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Kanye’s ‘Jesus’ is all-out gospel effort; Brooke Candy debut is unabashed sex-a-thon

Pop divas of yore have certainly gone the salacious route, but ‘Sexorcism’ is wilder



Sexorcism review, gay news, Washington Blade
Brooke Candy’s new album ‘Sexorcism’ is shallow, sexy and wild. (Image courtesy NUXXE)

Pop music has lost its soul. That is, if this week’s dispatch to be believed. Two new album releases are evidence of the state of affairs. Kanye West released his anticipated gospel album, “Jesus Is King.” Up-and-coming rapper and singer Brooke Candy is out with her debut album, “Sexorcism,” after a 2014 EP and series of singles and collaborations. 

Kanye, whose innumerable controversies over the past several years need not be mentioned, has made a full-length gospel album, which has fallen short of the expectations of the many attentive critics. For my part, I mention only that the supposedly spiritual music often resorts to triviality in its lyrics. Look no further than “Closed on Sunday,” which reads more as ad copy than genuinely profound. But his decision to rebuff the mainstream in favor of gospel points rightly to the emptiness just under the excessively sexualized, materialistic shell of pop music today.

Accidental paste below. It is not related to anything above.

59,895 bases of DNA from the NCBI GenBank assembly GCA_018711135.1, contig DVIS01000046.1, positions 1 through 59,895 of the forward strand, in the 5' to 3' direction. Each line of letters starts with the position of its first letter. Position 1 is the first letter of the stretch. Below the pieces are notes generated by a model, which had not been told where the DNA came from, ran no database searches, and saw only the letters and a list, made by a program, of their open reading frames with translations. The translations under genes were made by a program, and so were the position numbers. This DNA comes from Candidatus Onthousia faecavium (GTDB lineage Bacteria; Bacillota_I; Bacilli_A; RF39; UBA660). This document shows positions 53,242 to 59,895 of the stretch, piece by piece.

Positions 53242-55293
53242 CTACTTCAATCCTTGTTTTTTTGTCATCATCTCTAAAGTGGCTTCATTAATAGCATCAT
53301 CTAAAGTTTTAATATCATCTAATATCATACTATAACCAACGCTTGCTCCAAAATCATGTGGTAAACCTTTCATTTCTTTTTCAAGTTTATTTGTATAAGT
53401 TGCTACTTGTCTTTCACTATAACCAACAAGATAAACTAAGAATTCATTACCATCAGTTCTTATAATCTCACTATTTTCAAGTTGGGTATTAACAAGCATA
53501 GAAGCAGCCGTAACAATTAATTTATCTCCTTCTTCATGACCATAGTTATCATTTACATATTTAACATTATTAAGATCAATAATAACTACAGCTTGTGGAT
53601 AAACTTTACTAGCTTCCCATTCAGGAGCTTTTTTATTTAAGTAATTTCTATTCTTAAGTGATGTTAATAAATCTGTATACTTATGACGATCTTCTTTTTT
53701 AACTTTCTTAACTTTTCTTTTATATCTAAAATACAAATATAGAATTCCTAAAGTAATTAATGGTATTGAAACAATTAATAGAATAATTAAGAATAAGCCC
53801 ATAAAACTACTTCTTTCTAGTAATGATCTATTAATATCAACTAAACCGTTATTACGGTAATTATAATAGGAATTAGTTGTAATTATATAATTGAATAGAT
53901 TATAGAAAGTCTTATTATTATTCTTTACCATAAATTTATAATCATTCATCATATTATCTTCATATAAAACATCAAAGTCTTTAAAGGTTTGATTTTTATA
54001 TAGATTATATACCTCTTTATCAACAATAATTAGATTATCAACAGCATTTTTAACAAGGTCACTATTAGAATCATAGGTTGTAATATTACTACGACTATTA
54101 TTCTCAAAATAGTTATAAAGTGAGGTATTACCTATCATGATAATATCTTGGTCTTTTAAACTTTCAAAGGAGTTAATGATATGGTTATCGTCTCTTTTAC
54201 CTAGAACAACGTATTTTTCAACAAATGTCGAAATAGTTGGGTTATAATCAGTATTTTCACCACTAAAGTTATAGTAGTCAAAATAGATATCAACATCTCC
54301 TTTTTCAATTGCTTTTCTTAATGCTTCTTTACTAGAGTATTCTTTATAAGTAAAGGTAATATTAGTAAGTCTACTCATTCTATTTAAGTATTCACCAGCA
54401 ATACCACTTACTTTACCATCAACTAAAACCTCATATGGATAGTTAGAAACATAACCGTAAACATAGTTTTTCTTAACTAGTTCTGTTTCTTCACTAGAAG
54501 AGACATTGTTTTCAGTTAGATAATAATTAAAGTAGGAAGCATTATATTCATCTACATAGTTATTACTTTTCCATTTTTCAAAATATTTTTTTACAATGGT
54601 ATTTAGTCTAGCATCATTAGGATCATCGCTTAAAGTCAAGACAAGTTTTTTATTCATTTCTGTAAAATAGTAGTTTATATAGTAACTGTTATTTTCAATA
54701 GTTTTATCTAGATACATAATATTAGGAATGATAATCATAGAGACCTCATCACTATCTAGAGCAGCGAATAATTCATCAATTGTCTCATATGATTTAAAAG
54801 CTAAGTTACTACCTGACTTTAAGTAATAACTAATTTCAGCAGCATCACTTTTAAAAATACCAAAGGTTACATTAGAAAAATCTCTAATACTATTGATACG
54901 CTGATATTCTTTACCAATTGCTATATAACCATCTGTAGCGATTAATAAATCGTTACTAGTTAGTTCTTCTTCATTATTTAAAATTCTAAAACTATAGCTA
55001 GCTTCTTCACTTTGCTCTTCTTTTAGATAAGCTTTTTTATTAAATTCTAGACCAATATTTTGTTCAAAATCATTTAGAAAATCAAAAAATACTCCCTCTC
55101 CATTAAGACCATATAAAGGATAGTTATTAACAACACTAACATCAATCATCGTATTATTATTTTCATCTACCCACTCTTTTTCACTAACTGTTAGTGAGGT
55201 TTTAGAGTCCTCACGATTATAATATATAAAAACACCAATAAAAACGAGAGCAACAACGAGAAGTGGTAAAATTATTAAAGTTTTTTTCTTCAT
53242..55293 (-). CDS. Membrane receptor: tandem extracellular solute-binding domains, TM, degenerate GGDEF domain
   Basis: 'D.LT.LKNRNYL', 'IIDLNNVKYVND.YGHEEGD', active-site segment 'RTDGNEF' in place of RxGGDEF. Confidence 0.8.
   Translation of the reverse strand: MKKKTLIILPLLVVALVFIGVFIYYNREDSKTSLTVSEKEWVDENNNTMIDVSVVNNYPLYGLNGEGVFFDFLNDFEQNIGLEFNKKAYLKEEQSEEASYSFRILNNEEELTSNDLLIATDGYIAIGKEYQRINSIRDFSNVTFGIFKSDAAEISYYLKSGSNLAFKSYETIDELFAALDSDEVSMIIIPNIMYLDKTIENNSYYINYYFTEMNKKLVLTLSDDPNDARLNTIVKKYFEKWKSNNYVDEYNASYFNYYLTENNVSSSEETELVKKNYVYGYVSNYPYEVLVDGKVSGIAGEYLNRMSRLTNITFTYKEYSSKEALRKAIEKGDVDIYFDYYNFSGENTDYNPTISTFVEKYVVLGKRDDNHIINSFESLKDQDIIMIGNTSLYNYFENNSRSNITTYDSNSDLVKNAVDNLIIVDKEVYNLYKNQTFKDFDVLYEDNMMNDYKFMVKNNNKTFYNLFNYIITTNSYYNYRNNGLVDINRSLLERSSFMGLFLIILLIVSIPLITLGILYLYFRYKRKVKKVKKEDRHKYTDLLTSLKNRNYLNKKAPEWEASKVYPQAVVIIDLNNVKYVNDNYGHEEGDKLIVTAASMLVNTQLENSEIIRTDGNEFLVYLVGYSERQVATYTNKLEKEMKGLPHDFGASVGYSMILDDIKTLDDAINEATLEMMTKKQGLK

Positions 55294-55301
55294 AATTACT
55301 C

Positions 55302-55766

For this, Brooke Candy has a different answer entirely. Push pop music to its limit: Shallower, sexier, wilder.

If you haven’t heard of Brooke Candy, you likely haven’t been to see Charli XCX or Lizzo on tour recently  Candy has been a frequent opener for both in the past several years. Her 2014 EP “Opulence” which featured a collaboration with Diplo, has made its way into dance clubs and she has found some commercial success on the Billboard Dance Club and Top Hip-Hop Album charts. But for Brooke Candy, who identifies as pansexual, “Sexorcism” is her first big statement as a pop artist, and it is, if anything, a test of the power of shock value.